ARIZONA STATE BASKETBALL
Hollinger: ASU G Josh Christopher a ‘dart throw’ as 1st-round talent
Jul 14, 2021, 3:53 PM | Updated: 4:11 pm
(AP Photo/Charles Rex Arbogast)
The 2021 NBA Draft includes a few potential No. 1 picks and a solid top-10 group.
From there, The Athletic’s John Hollinger believes there are about 20 to 23 players who can stick on NBA rosters for the long haul, just like any other year. After that, however, there are dice-rolls.
Tops among them, according to Hollinger’s latest big board, is Arizona State product Josh Christopher, who comes in No. 26 on the NBA analyst’s list of the top 70 prospects.
Hollinger sees what Christopher can become, even if the college tape did not show much of it on a consistent basis.
Christopher’s best defensive clips are fantastic, featuring really quick hands, but dig deeper and the fun stops. His motor often conks out after two slides, at which point he’ll just stop and reach for a steal. He also fouls like a madman, with 5.9 personals per 100 possessions – an insane rate for a guard.
Offensively, the potential is there if he tries going to the rim more and considers passing once in a while. His tape from Arizona State is all Kobe shots: He either jab steps toward his right and goes straight up for a contested J, or he takes five dribbles and shoots a pull-up after a right-to-left crossover. It’s like an automated sub-routine: He only goes into the shot after the cross to his left, he never really tries to get past his man, and once he dribbles he’s never passing.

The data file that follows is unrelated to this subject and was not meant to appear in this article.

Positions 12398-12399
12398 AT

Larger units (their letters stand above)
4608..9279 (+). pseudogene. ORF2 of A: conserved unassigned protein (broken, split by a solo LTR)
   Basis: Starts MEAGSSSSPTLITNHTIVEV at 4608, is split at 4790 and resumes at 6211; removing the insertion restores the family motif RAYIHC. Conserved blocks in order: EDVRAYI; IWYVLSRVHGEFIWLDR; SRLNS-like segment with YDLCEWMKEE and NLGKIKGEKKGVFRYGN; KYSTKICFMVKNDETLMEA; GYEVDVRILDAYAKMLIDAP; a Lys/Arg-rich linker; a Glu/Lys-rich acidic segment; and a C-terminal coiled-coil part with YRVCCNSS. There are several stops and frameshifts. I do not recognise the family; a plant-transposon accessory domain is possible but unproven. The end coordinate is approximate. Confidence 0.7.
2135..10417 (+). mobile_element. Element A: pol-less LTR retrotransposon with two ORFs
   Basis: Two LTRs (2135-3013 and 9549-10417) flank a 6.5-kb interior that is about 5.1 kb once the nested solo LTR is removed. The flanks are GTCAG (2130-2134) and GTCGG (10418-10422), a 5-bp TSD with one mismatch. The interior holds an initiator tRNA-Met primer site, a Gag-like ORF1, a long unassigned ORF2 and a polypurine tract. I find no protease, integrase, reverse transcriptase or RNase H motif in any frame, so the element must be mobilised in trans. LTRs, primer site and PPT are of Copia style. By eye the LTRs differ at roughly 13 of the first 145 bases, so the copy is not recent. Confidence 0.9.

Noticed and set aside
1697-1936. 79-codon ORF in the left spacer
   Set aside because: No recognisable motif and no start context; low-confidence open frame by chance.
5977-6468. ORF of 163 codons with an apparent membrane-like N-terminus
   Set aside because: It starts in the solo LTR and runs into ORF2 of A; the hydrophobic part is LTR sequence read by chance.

Hollinger added that Christopher’s appearance in the NBA Draft Combine, which included 5-on-5 scrimmages, helped his status. It said something that the guard was both willing to compete and showed a little more in his game than his robotic tendencies at ASU.
All that said, Christopher need not look far to determine how he can best carve out a role on an NBA team.
Luguentz Dort came out of college at Arizona State after a single season. He entered the 2019 draft with physical similarities, although a different game, to Christopher.
While tunnel-vision plagued him at ASU as an offensive player, Dort didn’t take long to make an impact in the NBA after he went undrafted.
Signed with the Oklahoma City Thunder on a two-way deal his rookie year, Dort quickly established himself as one of the most unique and physical perimeter defenders in the NBA. This past season, he used that success to transform into a capable offensive presence. In 52 games, all starts, he averaged 14 points and 1.7 assists per game.
Christopher has a similar NBA-ready body and the physical traits to stick with elite ball-handlers and disrupt them with his thick frame.
Offensively, he can use size and his leaping ability to better attack the rim.
He averaged 14.3 points, 4.7 rebounds and 1.5 steals as a freshman, shooting 43% overall and 31% on nearly four triples attempted per game. Now it’s about maturing his decision-making to his strengths so those numbers get more efficient.
Christopher has the tools that can earn him time to gain a better feel for how to fit his unique offensive game into the NBA. Finding early success on the defensive end will be key in doing so.